The mother said she has bought a basketball, volleyball and tennis balls to entertain the kids during the pandemic.
She was not the only parent who has turned to backyard sports to keep the housebound kids from bouncing off the wall.
York Region stores are seeing items such as trampolines, pools and backyard camping equipment flying off the shelves.
Sales of in-line skates have shot up 300 per cent at National Sports in Newmarket.
“In-line skates, as a category, had almost disappeared for us and, all of a sudden, it became the hottest thing,” said manager Jenilee Goncalves said.
While sales of competitive team sports gear have nosedived, people are picking up baseballs, baseball gloves and soccer balls to have casual fun with their kids at home, the Bradford resident said.
Parents don’t have to provide a backyard carnival to keep their kids entertained as they weather the pandemic, Stephanie Ellis, the York Region District School Board’s chief of physical and occupational therapy services, said.
The most important consideration is finding activities that create joy and meaning while growing relationships, she said.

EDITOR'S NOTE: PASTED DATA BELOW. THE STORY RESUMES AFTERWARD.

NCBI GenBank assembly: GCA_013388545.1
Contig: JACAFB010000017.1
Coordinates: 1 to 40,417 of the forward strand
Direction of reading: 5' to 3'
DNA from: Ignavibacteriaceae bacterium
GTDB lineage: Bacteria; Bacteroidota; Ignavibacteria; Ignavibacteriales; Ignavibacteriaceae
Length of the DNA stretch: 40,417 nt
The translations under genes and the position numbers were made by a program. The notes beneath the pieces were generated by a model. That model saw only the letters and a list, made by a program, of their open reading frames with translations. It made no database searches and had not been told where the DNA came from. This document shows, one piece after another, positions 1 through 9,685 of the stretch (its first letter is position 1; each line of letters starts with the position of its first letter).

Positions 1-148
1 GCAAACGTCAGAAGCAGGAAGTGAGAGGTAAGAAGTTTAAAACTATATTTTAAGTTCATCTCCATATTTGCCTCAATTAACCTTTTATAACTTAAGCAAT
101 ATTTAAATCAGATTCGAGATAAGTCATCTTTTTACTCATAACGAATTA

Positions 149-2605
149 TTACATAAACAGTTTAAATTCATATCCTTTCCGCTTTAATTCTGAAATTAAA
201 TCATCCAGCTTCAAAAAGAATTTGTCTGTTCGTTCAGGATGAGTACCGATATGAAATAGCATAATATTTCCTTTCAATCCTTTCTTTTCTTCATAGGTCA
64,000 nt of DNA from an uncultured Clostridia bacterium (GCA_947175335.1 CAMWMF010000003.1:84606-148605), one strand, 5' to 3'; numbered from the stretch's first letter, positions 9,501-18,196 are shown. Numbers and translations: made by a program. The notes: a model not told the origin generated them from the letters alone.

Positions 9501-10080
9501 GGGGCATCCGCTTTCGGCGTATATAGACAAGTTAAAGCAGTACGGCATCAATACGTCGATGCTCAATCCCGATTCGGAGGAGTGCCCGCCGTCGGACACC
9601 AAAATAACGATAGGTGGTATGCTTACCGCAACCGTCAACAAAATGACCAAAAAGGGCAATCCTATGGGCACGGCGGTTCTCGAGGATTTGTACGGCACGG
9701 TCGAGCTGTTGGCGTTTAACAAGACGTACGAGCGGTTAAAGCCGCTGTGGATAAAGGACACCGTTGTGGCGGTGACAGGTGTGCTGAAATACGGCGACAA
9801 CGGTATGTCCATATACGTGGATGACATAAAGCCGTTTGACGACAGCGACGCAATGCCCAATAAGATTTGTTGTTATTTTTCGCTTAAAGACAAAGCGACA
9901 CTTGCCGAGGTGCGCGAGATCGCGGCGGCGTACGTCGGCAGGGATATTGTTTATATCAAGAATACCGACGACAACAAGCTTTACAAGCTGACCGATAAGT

“You have to make a balance between giving them what they want and being a ‘bad guy’,” Rossi said, adding that kids tended to think “they’re the centre of the universe.”
Amid her busy schedule with kids, Rossi, who aspired to be an art teacher, said she would find a few hours a day to paint in her basement-turned-studio, sometimes with her six-year-old around.
She’s also made housework part of her kids’ daily routine.
Sometimes kids’ needs can be overlooked, even when they are by your side 24-7, Rossi cautioned.
“Take a moment for one child alone and listen to him or her with your heart and your mind,” Rossi said.
— With files from Lisa Queen
STORY BEHIND THE STORY
A newcomer from Chile responded to an interview request made by reporter Sheila Wang about keeping kids entertained while cooped up at home and shared her unique experience staying at home for six months in a new country.